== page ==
Again in the 1980s, precisely due to the social and political pervasiveness of the “Thieves-in-Law”, the Organizatsjia was structured into units for each commodity sector, especially with units specialized in oil, minerals, wood, precious stones and even caviar.

 At that stage, however, many Soviet Party and State leaders were officially accepted in the Organizatsjia, thus becoming the necessary link between the “Thieves-in-Law” and the institutions.

 Furthermore, with Gorbachev’s reforms, Mafyia was no longer only an important part of the economic system,but became the economic system in its entirety.

The elimination of the old political apparatus and fast privatizations enabled the old leaders of the various “clandestine units” to quickly collect the initial capital to buy everything going from companies onto the now apparently liberalized market.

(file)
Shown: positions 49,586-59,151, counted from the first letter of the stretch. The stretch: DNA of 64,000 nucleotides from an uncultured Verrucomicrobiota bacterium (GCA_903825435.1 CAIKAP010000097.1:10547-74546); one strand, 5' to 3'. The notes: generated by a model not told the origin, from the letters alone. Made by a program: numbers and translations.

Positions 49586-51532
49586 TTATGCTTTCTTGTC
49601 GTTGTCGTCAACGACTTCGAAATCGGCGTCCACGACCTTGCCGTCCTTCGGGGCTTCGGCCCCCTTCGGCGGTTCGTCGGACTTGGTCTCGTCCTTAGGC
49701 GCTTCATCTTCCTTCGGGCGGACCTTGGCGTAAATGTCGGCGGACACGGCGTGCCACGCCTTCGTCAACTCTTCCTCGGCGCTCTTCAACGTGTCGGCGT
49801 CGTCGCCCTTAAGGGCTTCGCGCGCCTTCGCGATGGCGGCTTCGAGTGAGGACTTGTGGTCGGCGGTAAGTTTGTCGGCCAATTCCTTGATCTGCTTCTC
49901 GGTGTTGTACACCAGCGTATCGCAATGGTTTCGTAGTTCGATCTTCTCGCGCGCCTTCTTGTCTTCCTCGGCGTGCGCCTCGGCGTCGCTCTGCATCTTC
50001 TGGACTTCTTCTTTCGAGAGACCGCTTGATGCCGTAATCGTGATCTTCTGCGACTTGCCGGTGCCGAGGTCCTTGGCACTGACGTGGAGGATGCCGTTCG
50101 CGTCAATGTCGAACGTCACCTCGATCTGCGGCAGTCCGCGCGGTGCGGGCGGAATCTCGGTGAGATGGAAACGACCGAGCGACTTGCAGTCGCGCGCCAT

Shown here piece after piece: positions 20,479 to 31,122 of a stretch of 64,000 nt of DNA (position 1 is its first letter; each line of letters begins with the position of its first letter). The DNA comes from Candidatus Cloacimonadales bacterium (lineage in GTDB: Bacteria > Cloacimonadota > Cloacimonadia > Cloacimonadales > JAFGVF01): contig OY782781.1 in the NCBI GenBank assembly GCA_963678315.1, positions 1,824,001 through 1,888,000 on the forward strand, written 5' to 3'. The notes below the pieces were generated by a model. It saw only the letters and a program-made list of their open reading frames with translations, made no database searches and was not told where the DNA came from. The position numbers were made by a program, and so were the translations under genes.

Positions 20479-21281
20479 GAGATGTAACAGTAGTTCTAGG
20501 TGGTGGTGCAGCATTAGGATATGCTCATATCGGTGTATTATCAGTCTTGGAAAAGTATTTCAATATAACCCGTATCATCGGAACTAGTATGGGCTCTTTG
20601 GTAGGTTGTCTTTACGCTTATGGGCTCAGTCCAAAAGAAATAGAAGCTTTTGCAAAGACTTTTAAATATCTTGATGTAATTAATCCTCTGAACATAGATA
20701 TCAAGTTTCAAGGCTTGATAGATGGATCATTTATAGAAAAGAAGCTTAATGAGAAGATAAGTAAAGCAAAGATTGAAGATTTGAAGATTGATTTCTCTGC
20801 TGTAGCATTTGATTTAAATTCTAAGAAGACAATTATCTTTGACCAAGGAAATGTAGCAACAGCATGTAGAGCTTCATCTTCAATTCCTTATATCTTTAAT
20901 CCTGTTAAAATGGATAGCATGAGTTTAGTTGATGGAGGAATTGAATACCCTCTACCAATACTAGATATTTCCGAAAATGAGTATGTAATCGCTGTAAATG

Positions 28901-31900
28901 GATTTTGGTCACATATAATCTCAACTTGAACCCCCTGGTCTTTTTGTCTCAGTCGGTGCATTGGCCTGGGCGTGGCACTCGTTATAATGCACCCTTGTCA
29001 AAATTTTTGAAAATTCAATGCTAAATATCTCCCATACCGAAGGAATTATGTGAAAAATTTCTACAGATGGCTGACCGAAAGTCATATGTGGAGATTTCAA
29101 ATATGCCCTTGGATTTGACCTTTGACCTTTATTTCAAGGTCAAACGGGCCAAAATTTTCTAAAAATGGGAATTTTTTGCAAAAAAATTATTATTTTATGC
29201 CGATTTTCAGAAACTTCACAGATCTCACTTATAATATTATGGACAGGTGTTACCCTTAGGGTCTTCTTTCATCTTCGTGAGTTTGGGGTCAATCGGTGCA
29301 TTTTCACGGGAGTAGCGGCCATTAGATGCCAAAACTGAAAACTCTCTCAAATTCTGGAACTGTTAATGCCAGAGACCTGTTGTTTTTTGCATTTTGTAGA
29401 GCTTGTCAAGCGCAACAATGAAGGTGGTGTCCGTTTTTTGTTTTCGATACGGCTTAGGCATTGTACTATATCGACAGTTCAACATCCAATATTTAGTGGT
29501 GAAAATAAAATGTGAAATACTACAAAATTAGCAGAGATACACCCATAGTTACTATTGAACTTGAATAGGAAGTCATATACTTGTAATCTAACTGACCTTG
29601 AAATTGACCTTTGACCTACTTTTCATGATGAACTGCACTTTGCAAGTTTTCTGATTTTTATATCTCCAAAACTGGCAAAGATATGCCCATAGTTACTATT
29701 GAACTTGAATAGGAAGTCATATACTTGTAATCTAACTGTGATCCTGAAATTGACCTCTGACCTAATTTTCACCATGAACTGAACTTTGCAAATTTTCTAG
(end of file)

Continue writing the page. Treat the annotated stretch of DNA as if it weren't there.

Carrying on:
Sometimes Mafia’s intimidation was also needed, when the old employees did not want to assign – for a few roubles – their shares that the law allowed to be allotted between workers and managers of the old State-owned factories.

 In 1992 Yeltsin himself admitted that over two thirds of the Russian production and commercial structure were in the hands of the “Organization”.

 However, in memory of the old ties with similar organizations abroad, only Mafyia did start the first joint-venture contracts with Western companies and 72% of that opening onto the world market was only the work of the Organizatsija.

  That was exactly what Judge Falcone would have dealt with in Russia with his Russian colleague Stepankov, if he had not been killed with his wife and three agents of his escort in a bomb attack.

  The joint venture worked as follows: firstly, foreign capitalists put their money into the companies of the “Organization” and later – without realising it and only with the hard ways – they were in the hands of the old “Thieves-in-Law”.

  Nevertheless, it was from 1990 to 1992 that the Russian Mafia structure penetrated the West with vast illegal funds managed together with the local Mafias.